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See Inside September 2009

The Eye

What was half an eye good for? Quite a lot, actually

One of creationists’ favorite arguments is that so intricate a device as the eye—with a light-regulating iris, a focusing lens, a layered retina of photosensitive cells, and so on—could not have arisen from Darwinian evolution. How could random mutations have spontaneously created and assembled parts that would have had no independent purpose? “What good is half an eye?” the creationists sneer, claiming the organ as prima facie proof of the existence of God.

Indeed, even Charles Darwin acknowledged in On the Origin of Species that the eye seemed to pose an objection to his theory. Yet by looking at the fossil record, at the stages of embryonic development and at the diverse types of eyes in existing animals, biologists since Darwin have outlined incremental evolutionary steps that may have led to the eye as we know it.

The basic structure of our eyes is similar in all vertebrates, even lampreys, whose ancestors branched away from ours about 500 million years ago. By that time, therefore, all the basic features of the eye must have existed, says Trevor Lamb of the Australian National University. But vertebrates’ next closest kin, the slippery hagfish—animals with a cartilaginous cranium but no other bones—has only rudimentary eyes. They are conical structures under the skin, with no cornea, no lens and no muscles, whose function is probably just to measure the dim ambient light in the deep, muddy seabeds where hagfish live.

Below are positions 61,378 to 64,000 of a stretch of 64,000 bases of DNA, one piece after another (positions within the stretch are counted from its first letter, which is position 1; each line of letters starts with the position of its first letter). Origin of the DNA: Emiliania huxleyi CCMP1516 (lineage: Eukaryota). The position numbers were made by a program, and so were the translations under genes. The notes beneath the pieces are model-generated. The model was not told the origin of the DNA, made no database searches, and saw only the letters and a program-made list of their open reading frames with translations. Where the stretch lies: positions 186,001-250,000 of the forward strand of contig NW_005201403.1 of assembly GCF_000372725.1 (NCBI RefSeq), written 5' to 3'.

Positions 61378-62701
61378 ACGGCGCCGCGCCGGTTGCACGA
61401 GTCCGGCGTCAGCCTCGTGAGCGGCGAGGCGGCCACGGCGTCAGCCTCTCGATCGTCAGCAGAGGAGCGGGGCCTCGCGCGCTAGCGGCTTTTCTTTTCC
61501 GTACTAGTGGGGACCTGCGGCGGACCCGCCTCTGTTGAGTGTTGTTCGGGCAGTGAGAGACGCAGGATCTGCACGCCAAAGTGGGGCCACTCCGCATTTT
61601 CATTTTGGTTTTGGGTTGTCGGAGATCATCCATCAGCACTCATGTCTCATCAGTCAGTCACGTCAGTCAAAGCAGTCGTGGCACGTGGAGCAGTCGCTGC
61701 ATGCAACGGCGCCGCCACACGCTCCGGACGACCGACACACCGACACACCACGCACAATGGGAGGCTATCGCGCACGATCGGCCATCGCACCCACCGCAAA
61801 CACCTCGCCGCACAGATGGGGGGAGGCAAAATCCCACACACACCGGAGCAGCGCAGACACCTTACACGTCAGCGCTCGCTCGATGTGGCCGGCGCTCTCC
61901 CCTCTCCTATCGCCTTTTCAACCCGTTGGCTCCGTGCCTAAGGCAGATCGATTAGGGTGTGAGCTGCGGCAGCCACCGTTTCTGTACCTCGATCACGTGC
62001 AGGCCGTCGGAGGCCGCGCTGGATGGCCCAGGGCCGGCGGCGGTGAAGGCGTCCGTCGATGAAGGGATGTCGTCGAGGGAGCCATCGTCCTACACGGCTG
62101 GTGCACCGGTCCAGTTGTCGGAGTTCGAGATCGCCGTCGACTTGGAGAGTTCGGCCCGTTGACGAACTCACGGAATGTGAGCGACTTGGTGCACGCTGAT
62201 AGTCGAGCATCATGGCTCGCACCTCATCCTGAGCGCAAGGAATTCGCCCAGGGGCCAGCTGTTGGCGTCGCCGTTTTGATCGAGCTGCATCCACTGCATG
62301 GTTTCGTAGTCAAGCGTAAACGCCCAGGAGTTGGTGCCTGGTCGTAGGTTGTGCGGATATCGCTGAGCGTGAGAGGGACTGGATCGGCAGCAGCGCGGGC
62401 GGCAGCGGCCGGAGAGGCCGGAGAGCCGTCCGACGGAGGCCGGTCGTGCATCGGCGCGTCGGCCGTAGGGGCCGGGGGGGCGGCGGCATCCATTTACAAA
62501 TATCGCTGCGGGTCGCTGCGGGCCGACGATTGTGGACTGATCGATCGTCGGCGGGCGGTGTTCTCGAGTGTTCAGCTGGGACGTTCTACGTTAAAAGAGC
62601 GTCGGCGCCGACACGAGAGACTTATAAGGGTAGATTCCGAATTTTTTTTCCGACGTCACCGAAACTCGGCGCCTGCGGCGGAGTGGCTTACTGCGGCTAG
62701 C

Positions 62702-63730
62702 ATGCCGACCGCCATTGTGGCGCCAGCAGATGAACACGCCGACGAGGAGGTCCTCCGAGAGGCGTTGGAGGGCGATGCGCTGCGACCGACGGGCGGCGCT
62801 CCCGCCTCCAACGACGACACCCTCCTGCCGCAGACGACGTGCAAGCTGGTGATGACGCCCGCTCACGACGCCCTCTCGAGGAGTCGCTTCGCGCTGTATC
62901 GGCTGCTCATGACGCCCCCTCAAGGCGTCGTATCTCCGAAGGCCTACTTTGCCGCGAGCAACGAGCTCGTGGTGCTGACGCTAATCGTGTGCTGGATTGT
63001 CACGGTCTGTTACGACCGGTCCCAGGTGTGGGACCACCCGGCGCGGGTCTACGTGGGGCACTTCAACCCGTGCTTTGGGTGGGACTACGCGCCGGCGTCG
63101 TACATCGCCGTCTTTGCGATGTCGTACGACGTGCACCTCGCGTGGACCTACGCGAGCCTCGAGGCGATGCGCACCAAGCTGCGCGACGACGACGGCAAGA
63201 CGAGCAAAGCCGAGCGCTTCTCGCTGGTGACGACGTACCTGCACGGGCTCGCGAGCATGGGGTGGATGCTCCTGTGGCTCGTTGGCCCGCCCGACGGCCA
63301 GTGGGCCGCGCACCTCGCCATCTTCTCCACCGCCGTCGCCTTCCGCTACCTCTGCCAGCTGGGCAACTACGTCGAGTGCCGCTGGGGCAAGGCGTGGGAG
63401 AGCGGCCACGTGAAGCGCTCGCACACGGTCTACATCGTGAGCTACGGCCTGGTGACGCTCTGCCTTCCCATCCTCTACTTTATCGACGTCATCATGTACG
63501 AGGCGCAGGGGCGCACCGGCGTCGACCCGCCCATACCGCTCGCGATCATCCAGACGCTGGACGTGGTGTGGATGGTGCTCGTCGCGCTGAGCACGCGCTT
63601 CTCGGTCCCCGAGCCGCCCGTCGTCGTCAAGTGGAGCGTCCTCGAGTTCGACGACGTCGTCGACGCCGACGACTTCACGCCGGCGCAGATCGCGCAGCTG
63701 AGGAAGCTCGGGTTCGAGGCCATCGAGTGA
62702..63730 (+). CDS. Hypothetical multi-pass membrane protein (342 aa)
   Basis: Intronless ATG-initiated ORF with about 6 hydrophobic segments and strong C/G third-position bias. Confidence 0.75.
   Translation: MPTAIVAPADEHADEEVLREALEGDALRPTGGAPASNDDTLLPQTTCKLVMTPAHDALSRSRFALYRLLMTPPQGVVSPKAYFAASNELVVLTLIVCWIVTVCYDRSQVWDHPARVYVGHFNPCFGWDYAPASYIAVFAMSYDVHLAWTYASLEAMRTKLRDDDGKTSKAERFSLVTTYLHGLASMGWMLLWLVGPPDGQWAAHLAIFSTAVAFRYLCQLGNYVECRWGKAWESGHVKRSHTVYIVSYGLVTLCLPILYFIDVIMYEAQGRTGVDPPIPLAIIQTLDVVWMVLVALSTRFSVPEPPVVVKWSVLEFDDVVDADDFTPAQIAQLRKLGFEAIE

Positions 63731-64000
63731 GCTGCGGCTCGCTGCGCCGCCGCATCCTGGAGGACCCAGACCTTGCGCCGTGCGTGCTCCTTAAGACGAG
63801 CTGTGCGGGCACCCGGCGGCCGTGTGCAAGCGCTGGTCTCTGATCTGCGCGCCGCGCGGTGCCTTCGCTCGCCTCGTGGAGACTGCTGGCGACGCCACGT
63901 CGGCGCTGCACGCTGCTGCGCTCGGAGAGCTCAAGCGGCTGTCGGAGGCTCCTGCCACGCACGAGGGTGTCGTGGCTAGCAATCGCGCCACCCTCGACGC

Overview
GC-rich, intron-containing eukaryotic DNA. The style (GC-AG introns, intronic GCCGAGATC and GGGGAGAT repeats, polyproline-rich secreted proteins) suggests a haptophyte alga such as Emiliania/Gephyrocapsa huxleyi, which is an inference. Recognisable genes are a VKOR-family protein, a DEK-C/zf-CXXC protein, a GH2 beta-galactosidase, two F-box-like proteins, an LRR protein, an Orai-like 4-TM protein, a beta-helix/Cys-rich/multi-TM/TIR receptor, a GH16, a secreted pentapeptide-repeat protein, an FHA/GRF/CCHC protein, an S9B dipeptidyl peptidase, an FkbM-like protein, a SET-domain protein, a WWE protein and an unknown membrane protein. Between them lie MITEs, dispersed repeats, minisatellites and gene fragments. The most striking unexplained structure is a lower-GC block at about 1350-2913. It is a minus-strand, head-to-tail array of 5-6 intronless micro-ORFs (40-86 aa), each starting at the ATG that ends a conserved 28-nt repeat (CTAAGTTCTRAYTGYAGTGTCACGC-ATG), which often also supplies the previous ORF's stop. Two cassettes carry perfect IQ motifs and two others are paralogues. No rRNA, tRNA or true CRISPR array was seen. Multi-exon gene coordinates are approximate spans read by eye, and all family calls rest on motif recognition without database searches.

Our eyes are thus likely to have evolved after our lineages diverged from those of hagfish, perhaps 550 million years ago, according to Lamb. Earlier animals might have had patches of light-sensitive cells on their brain to tell light from dark and night from day. If those patches had re-formed into pouchlike structures as in hagfish, however, the animals could have distinguished the direction from which light was coming. Further small improvements would have enabled the visualization of rough images, as do the pinhole-camera eyes of the nautilus, a mollusk. Lenses could eventually have evolved from thickened layers of transparent skin. The key is that at every stage, the “incomplete” eye offered survival advantages over its predecessors.

All these changes may have appeared within just 100,000 generations, biologists have calculated, which in geologic terms is the blink of an eye. Such speedy evolution may have been necessary, because many invertebrates were developing their own kinds of eyes. “There was a real arms race,” Lamb says. “As soon as somebody had eyes and started eating you, it became important to escape them.”

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